UPDATE: Oct. 8, 2019: The U.S. and Japan signed an initial trade deal related to agricultural products Monday afternoon.
"Once this agreement enters into force, Japanese tariffs will be completely eliminated ... and substantially reduced over 90% of the United States agricultural exports," Trump said at the signing.
- The U.S. and Japan have taken the initial steps toward a trade deal between the two nations, lowering or removing tariffs on a number of products, the Office of the U.S. Trade Representative (USTR) said in a press release. Negotiations will continue to formulate a "comprehensive agreement."
- Under the initial deal, Japan will lower or eliminate tariffs on agricultural imports from the U.S. worth $7.2 billion. Japan will reduce tariffs on frozen and fresh beef and pork and eliminate duties on almonds, blueberries, broccoli, wine, cheese, tomato paste and more. Trump said the deal will help reduce the chronic U.S. trade deficit with Japan, which reached $67 billion last year, The Wall Street Journal reported.
- The U.S. will also reduce or remove tariffs on some agricultural imports from Japan valued at $40 million, which include persimmons, green tea, soy sauce and chewing gum.
A tentative agreement between the U.S. and Japan was reached in August, but disagreement over tariffs on Japanese autos delayed it until now, USA Today reported. Although that element is still not resolved, sufficient progress was made on agricultural exports to potentially assist U.S. farmers who lost market share after Trump withdrew the U.S. from the Trans-Pacific Partnership in January 2017.
The 11 remaining TPP signatories — including major U.S. trading partners such as Canada, Mexico and Australia — subsequently moved ahead with trade arrangements, leaving the U.S. to look on from the sidelines. This limited agreement with Japan could bring some U.S. commodities back on par with goods from those countries and help boost agricultural export supply chains.
Farm and ranch groups in Montana praised the agreement, since Japan is the largest foreign buyer of the state's wheat and the biggest purchaser of U.S. beef, according to the Billings Gazette.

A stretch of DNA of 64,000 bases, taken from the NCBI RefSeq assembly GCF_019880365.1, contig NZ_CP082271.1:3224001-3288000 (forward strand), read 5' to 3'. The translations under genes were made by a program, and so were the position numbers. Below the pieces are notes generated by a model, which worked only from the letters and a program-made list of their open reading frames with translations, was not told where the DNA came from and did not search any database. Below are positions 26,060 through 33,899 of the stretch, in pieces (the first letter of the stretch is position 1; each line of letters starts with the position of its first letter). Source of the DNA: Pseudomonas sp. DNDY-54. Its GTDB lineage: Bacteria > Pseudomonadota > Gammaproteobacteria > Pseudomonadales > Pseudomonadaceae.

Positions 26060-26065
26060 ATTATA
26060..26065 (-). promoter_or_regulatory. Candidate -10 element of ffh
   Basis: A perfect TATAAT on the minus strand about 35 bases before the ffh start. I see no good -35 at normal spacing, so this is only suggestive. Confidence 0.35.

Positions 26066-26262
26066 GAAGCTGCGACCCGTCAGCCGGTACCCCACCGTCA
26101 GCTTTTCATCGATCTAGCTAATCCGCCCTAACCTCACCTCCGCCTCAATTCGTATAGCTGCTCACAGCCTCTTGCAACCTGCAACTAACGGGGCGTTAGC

"It’s just been such a rollercoaster for a year and a half. We just need to see the U.S. finish a deal," Lola Raska, executive vice president of the Montana Grain Growers Association, told the newspaper.
This agreement would help beef and pork producers because it lowers tariffs from 38.5% to 27.6% beginning in January and gradually steps them down to 9% by 2033, the Gazette reported.
Farmers for Free Trade, a coalition of ag commodity associations, called the agreement "a step in the right direction." But it also expressed concern over the U.S.' continuing trade dispute with China.
"Our farmers need trade wins, not trade wars," the group said in a statement. "We hope this new agreement leads to more wins, as well as progress in achieving a better trade relationship with China."
California's Wine Institute was particularly pleased by the agreement because it would phase out the 15% tariff on bottled wine by 2025. President and CEO Robert Koch said in a release the U.S. has been the only major wine-producing country paying it.
Once further details of the agreement are known and a final agreement signed, Trump could benefit by being viewed more positively in farm country, which has suffered from the impacts of his trade disputes.
Agriculture Secretary Sonny Perdue recently called the president the "best advocate" for the sector and suggested the industry get behind his trade approaches — such as the United States-Mexico-Canada Agreement to replace the North American Free Trade Agreement — and lobby Congress for their passage.
It's possible this tentative deal and the perception of progress could start to alleviate losses and move things forward for U.S. commodity producers and food manufacturers, but the Chinese tariff situation remains a thorn in their side.